A stretch of highway through rural Colorado had become so bad that the 1,500 residents of Springfield have readily put up with construction detours and disruptions for almost a year. This 18.4-kilometer (11.5 mi.) portion of US 287, which was in horrible shape as a result of truck traffic, accounts for 67 percent of all traffic through that area. Almost no one can remember the last time that anything was done to repair the roadway.
The Colorado Department of Transportation and contractor James Cape and Sons, of Racine, WI, tackled the $13.2-million project funded by the state. The project included resurfacing 16 kilometers (10 mi.) of US 287 north of Springfield, replacing or upgrading three bridges and totally resurfacing the 2.4-kilometer (1.5 mi.) stretch of roadway through the town itself. Along the way came two major glitches: a cement shortage and old man winter.
White topping the 16-kilometer (10 mi.) stretch north of town went smooth and easy, according to Brian Long, CDOT project engineer. “It was typical two-lane white topping. It raised the road 250 millimeters, so we had to shoulder all that with dirt, seed and mulch,” he said. The entire project required 319,587 square meters (383,504 sq. yds.) of concrete and 400 metric tons (440 tons) of asphalt. Machinery used included a Gunnert Zimmerman paver, Caterpillar graders, Ingersoll-Rand rollers and 15 tandem dump trucks.
Before the cement could be poured, a Caterpillar milling machine was employed to take the highs and lows out of the asphalt, creating an even surface. “The better the shape the asphalt is in, the better the base we will have,” said Eric Hoffman, project manager for Cape and Sons. Whether or not white topping can be used is actually determined by the base under the asphalt, he said, and not the quality of the asphalt itself. The advantage to the application is it can save money. “For me, it’s the first time I’ve been working with white topping,” said Hoffman. “It’s worked out well.”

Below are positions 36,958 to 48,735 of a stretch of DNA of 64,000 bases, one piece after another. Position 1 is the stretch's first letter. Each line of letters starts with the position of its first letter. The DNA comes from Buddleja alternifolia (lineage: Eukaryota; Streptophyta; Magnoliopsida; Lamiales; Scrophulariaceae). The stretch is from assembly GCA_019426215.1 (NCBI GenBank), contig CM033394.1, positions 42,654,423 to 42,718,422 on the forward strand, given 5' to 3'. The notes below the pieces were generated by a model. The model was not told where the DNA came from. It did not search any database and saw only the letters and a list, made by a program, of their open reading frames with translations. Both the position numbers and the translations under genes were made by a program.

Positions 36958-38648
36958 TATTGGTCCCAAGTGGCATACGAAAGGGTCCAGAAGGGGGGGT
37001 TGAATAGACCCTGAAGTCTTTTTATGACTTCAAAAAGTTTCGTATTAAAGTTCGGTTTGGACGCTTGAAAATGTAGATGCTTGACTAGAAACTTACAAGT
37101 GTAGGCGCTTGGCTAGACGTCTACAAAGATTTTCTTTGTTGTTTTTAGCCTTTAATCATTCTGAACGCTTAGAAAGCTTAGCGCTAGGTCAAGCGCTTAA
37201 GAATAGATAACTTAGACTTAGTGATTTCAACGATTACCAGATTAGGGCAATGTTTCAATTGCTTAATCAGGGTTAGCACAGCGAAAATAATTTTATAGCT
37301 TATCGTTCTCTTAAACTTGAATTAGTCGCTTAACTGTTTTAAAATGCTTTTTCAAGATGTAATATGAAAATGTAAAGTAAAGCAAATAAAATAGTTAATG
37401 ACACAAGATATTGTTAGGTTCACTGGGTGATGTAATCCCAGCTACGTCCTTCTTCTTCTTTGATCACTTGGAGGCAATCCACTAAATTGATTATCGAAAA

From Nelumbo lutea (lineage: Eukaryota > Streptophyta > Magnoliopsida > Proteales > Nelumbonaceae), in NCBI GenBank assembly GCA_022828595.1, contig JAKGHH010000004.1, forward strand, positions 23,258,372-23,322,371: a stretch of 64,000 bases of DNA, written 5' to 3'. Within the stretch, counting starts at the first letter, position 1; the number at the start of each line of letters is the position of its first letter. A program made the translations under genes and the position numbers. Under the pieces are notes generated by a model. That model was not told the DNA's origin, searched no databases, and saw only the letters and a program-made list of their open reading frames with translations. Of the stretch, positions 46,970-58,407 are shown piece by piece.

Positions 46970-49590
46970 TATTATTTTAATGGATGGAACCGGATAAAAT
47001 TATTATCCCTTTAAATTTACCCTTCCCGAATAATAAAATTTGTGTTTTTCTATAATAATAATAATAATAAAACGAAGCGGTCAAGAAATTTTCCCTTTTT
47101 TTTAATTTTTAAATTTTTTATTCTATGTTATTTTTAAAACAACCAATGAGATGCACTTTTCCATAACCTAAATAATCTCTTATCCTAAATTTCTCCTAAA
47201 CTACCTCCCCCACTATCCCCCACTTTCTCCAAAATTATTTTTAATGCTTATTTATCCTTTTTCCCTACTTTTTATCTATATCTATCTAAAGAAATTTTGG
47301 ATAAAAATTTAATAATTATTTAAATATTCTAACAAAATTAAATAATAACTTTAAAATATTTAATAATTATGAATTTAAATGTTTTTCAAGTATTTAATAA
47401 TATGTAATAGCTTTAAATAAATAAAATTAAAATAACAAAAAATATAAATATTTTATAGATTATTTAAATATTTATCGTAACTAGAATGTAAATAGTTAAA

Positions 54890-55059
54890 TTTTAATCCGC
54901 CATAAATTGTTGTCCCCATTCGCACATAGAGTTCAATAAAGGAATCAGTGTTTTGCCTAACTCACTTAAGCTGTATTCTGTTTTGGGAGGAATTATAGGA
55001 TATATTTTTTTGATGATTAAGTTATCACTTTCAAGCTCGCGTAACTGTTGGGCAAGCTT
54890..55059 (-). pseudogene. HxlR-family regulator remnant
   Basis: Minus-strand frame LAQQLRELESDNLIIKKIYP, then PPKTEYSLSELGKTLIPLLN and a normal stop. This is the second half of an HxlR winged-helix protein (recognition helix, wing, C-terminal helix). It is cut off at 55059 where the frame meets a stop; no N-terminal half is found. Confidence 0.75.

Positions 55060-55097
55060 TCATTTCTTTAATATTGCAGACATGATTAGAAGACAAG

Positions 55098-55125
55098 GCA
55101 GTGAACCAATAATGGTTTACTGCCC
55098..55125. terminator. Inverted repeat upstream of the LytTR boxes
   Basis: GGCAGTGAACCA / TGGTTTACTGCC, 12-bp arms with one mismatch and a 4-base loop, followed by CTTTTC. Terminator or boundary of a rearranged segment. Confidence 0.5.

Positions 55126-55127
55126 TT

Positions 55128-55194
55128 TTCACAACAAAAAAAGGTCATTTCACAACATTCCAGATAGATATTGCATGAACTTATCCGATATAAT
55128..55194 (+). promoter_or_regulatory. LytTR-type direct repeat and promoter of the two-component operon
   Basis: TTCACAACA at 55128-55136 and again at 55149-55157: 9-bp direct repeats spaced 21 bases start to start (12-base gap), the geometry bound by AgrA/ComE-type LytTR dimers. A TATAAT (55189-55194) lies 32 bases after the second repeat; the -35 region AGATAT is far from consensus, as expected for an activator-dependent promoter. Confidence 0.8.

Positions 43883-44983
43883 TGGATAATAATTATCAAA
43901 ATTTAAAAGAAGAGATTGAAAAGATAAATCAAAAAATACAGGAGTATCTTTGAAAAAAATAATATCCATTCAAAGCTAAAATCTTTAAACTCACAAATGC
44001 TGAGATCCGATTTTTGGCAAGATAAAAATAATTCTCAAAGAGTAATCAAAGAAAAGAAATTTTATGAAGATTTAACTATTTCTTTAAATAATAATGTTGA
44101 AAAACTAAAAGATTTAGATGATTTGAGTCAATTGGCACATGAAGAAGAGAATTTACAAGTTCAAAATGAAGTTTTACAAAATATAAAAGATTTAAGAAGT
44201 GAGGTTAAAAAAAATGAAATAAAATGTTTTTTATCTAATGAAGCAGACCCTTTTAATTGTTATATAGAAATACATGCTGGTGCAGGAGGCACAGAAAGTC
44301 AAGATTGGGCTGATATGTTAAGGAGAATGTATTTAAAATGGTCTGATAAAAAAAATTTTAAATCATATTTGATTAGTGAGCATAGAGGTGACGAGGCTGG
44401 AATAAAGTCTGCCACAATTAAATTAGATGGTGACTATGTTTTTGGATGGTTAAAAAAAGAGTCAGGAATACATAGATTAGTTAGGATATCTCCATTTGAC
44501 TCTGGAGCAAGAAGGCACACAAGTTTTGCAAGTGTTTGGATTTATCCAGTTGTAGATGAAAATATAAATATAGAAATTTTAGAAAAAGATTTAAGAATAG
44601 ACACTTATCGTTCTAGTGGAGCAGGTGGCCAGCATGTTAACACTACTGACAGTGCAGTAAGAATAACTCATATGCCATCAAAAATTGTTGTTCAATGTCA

Because the road was two lanes, it meant a 24-hour pilot car had to be used. “We split it up in phases,” Long said. The average wait for traffic was 20 to 25 minutes — for the first car in line, that is.
The project also involved replacing one bridge with a concrete box culvert, replacing the deck on a second bridge, and widening a third bridge to allow removal of the guard rail. “As far as maintenance, it’s easier to take care of and it takes away the safety hazard,” CDOT’s Long said of the third bridge. TLM Constructors of Swink, CO, was the subcontractor that replaced the bridge.
Downtown Springfield was another story. The original road had three layers: concrete, brick pavers and asphalt. “It had been three roadways at one time or another. We had to tear all that out and reconstruct the grade and put concrete on top. The roadway was in real bad shape,” said Long.
The 2.4-kilometer (1.5 mi.) long portion of the road was widened 60 centimeters (2 ft.) to either side of the existing roadway, which necessitated moving all utilities except gas, and putting in all new curb, gutter and sidewalk. As work proceeded, the cement shortage of 1998 reared its ugly head. Winter was approaching and CDOT and the contractor were concerned that the job wouldn’t be completed before cold winter temperatures, typical for that part of the state, set in. It was decided to postpone paving through the town till spring.
Hoffman said it turned out to be a good thing, as it provided time for the storm sewer and utilities to be moved before the pavers got to work. One-half of the town was paved and then the crews headed out to the Springfield airport. The town had hired the contractor to pave a new runway, 18 by 1,515 meters (60 by 5,000 ft.), and to tie it in to the old runway, which now serves as the taxiway. When that was completed, the paving crew finished the remaining half of downtown Springfield. Taking time out to do the airport added about 25 days to the highway project completion date.
Crews put in curb, gutter and sidewalk and were done by the end of October. Bricks from the second layer of original roadway were integrated into the design of the downtown sidewalk.
“It hasn’t been easy, but that’s the price of progress,” said a local merchant.
Town Manager Melvin Brisendine agreed the construction has been disruptive, but long overdue. “Overall, we’re pleased to get some dollars to the area for highway projects,” he said.